The Dream Deferred MARCELO M. SUÁREZ-OROZCO
These policies have resulted in significant increases in
housing instability, food insecurity and a diminishing
sense of basic trust in the institutions of society—key
indicators of basic developmental wellbeing. Millions
of youth are growing up in a culture of insecurity. Such
insecurities, while heightened for children whose parents are detained, are ongoing and life-defining for children growing up in mixed-status households.
Housing insecurities are often associated with un-planned moves midway through the school year. Insecurity caused by unauthorized status and poverty
characterizes the lives of millions of children, even
though most unauthorized immigrants have jobs. According to the 2010 Supplemental Poverty Measure of
the U.S. Census, 28. 2 percent of Hispanics live in poverty, compared to 30 percent of children growing up
in unauthorized households. Furthermore, the
economic recession has
had a disproportionate
adverse effect on immigrant households.
Current policies take a
heavy toll on educational
attainment among children in mixed-status
households. Data from
the Harvard Immigration Project, which Carola Suárez-Orozco and I
co-directed from 1997 to
2002, reveal that children
who underwent protracted immigration-related separations from their parents were more likely to have declining academic performance than comparable youth.
Other data show that the school drop-out rates among
foreign-born Hispanic youth (approximately half of them
have no papers) is almost twice the rates among Hispanic youth born in the United States. Youth without papers who do manage to graduate from high school face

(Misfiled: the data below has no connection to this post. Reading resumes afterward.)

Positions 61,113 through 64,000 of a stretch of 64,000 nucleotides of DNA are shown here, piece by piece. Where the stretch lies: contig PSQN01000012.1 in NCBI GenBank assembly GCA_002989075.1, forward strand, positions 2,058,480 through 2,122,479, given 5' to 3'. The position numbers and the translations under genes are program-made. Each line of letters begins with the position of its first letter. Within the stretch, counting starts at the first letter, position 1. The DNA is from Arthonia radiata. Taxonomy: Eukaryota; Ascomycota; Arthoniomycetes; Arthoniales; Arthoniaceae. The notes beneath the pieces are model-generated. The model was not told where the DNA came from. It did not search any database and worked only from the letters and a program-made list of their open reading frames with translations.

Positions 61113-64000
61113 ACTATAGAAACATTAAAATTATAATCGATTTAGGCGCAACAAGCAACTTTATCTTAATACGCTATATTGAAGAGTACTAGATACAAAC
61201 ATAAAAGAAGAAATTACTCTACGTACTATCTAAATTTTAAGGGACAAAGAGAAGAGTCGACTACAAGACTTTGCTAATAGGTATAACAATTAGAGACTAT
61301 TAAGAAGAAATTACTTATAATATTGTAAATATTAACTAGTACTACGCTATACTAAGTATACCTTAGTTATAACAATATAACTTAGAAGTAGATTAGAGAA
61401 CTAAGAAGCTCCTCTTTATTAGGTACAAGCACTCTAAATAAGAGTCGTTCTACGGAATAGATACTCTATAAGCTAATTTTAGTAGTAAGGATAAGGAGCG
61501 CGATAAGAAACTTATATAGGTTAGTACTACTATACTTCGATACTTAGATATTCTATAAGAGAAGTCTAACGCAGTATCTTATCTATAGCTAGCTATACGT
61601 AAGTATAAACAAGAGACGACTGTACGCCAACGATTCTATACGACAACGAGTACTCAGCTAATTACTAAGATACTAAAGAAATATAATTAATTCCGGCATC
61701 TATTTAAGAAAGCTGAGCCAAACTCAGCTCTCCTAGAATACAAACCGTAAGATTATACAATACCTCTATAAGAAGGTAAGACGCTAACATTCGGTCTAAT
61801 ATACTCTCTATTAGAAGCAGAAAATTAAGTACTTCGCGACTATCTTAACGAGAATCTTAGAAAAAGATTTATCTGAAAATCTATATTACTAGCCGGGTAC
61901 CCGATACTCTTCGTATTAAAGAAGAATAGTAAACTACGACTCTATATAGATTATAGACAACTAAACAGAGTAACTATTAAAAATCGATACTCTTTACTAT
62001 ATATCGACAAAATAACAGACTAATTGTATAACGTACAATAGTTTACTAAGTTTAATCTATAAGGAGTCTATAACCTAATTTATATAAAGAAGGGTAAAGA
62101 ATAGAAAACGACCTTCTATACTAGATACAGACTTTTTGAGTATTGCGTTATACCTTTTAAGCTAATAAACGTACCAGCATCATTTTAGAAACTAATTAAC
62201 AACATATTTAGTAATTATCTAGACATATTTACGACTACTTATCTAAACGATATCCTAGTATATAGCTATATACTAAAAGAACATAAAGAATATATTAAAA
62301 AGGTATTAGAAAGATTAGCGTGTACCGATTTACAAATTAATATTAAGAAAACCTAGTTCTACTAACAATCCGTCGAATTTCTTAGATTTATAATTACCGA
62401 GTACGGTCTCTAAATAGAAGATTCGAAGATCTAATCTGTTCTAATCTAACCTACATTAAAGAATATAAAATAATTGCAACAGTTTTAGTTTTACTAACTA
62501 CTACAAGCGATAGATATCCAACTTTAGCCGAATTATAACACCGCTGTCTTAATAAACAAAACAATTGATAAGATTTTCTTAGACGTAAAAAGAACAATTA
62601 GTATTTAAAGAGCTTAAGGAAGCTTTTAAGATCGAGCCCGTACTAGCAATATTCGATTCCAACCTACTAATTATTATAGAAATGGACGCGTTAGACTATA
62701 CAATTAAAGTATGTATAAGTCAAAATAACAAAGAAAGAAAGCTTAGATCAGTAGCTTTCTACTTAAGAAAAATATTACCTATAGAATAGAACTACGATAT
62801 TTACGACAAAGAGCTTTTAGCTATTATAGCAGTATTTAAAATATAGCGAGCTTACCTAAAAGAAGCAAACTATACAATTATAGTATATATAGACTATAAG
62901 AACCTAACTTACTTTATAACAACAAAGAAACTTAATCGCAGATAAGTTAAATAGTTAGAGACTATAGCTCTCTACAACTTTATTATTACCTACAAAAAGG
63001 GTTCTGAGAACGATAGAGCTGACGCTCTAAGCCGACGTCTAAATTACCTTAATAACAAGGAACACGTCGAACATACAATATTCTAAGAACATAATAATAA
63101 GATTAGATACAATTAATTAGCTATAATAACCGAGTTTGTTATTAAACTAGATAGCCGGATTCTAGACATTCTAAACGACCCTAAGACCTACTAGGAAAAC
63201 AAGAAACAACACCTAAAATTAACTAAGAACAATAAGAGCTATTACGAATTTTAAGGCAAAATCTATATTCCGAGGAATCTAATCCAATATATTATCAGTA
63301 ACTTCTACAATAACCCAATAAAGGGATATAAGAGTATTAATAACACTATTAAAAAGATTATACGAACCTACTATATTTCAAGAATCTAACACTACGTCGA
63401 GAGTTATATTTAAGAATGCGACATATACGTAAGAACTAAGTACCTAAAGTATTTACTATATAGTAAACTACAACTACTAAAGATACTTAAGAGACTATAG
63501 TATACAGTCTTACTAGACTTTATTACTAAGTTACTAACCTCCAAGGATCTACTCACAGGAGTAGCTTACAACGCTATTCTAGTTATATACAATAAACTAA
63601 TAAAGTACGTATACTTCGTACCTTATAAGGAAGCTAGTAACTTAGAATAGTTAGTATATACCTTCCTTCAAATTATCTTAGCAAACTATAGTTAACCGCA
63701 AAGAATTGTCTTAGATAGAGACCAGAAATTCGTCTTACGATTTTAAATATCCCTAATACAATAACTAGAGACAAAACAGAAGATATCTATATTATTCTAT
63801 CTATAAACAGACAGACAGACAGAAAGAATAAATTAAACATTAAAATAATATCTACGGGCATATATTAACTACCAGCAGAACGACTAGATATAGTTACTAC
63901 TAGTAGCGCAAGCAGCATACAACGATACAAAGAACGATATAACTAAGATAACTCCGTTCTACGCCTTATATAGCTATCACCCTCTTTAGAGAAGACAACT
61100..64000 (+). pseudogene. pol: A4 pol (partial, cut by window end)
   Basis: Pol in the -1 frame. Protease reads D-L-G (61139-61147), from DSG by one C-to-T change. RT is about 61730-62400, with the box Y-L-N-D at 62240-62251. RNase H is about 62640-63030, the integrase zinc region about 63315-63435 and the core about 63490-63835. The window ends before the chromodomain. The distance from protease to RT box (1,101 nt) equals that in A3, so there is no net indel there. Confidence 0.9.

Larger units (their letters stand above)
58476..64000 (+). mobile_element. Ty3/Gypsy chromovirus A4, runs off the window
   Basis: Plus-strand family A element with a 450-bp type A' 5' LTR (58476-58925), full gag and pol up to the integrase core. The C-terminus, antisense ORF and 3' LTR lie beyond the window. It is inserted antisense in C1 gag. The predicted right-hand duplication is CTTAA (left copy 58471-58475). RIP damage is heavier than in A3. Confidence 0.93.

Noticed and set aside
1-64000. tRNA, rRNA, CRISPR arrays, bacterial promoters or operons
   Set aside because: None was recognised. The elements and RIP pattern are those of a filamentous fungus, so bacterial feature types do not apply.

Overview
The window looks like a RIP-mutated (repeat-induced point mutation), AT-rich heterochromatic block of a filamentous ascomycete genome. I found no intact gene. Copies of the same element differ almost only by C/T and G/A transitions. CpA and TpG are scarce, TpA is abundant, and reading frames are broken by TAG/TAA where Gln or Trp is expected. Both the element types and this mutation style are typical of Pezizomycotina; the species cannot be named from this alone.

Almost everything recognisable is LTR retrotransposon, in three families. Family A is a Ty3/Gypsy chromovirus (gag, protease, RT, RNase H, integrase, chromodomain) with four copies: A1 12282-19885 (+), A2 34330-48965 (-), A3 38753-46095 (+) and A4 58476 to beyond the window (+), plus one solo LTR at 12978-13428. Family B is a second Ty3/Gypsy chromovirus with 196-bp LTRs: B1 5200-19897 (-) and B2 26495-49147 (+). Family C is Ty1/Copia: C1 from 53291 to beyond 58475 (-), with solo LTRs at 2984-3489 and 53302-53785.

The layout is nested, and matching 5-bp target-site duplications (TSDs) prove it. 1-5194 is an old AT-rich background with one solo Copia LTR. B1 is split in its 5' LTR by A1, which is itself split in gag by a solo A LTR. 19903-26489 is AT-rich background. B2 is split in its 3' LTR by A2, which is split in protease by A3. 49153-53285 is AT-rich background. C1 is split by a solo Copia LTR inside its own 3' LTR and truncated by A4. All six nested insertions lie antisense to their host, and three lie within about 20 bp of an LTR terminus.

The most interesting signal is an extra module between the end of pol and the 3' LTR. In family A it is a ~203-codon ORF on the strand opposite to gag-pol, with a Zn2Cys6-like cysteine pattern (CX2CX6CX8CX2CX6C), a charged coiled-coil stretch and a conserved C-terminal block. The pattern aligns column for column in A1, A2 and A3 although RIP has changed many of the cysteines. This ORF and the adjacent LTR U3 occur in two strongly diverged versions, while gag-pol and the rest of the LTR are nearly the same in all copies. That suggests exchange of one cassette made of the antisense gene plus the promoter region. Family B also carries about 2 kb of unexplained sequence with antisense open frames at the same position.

strictly limited options moving for ward. Every year, approximately 65,000 undocumented young people graduate from high schools without the requisite papers to
either access federal financial aid to attend college or to
legally find employment. Even young people who manage to attend and graduate from college at their own expense will not be able to legally work upon graduation.
The experience of Korean immigrant John is telling.
John’s parents brought him to the U.S. when he was a
toddler. He speaks English without an accent. After grad-
uating from a New York magnet school, he attended a pres-
tigious college, graduating with honors in engineering,
and he even pursued a second degree in business. When
his parents’ visas expired, they remained in the U.S., even-
tually making John an undocumented immigrant in the
only country he knows. Dispirited by his limbo status, he
now makes deliveries for a local restaurant instead of ad-
vancing his career in business or engineering.
Every year, 65,000
people graduate from
high schools without the
requisite papers to legally
146 Americas Quarterly SPRING 2012